Flood insurance is issued through the National Flood Insurance Program. If your home was flooded and you have flood insurance, also file a claim with the insurance company that issued your National Flood Insurance Program Standard Flood Insurance Policy.

Protect Yourself from Bad Actors

A few specific things you should know:

• It is illegal for a contractor to offer to negotiate with your insurance company on your behalf.

• It is illegal for a contractor to offer to “waive” or “rebate” your deductible. Under the law, you must pay your deductible.

• It is illegal for a lawyer to directly solicit your business (a practice called barratry, but more commonly known as “ambulance chasing”). Lawyers can advertise for your business, but they cannot solicit your business on their own or through someone else.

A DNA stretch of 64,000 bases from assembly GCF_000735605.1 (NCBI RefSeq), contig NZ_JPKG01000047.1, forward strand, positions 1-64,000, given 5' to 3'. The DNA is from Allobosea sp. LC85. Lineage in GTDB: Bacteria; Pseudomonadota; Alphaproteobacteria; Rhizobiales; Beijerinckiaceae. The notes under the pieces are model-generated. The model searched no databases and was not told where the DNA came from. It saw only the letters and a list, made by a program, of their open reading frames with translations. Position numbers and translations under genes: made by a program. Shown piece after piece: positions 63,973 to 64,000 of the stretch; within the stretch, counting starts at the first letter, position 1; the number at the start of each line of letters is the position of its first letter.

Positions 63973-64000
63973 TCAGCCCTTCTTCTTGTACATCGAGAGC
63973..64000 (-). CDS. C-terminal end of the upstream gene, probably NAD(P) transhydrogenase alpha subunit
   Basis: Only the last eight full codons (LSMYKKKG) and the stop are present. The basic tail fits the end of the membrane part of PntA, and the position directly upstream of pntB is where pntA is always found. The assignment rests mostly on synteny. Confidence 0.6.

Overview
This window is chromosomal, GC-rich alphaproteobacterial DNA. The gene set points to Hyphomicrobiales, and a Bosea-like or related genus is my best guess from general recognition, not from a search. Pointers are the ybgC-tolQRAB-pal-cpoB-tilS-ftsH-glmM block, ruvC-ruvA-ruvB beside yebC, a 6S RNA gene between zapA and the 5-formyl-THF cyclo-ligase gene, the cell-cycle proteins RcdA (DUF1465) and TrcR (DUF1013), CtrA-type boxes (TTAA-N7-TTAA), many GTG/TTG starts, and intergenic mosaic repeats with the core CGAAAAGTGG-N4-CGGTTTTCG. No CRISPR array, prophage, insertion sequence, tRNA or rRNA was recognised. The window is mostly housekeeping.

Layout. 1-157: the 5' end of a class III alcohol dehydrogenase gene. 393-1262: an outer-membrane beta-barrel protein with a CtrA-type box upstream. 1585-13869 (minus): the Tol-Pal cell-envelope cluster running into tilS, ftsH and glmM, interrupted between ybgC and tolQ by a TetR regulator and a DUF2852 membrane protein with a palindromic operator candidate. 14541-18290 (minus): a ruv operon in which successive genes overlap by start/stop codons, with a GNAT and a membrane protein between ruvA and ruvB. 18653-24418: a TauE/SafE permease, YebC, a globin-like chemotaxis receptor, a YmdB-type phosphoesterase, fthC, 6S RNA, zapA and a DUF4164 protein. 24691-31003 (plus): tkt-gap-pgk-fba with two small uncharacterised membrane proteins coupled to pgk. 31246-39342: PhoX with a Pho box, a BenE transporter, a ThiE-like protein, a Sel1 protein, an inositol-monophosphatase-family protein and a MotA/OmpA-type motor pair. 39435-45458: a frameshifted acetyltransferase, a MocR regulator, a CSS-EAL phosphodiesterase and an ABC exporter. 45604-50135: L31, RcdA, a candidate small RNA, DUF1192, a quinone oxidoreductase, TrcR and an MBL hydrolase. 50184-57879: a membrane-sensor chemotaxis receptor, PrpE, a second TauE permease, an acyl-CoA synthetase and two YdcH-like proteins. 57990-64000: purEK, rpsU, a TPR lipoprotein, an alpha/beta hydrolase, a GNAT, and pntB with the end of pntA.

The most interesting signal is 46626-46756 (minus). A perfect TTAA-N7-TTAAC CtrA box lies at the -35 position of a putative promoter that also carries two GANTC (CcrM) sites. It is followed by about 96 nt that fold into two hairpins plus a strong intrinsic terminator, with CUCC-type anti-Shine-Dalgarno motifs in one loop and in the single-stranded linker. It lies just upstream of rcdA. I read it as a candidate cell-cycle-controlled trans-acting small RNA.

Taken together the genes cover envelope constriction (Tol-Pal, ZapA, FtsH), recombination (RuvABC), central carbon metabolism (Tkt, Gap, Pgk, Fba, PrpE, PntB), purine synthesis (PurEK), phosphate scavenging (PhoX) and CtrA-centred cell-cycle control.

• If a public adjuster seeks to represent you, he is entitled by Texas law to take up to 10 percent of whatever money the insurance company pays on your claim.

• If a lawyer seeks to represent you in your negotiations with your insurance company, he or she will charge you a fee, which could be as high as 40 percent of your recovery from the insurance company.

Beware of anyone – lawyer, adjuster, contractor or anyone else – claiming to help you get more money from your insurance company. They may add to the length of time it takes to resolve your claim, and you may end up getting less, after expenses and fees.


Texas has Strong Laws to Protect You

While a lawsuit should be your last resort because of the risk, time delay and costs of litigation, if you must sue your insurance company to get your claim paid, rest assured that Texas law provides you the strongest consumer protections in the nation.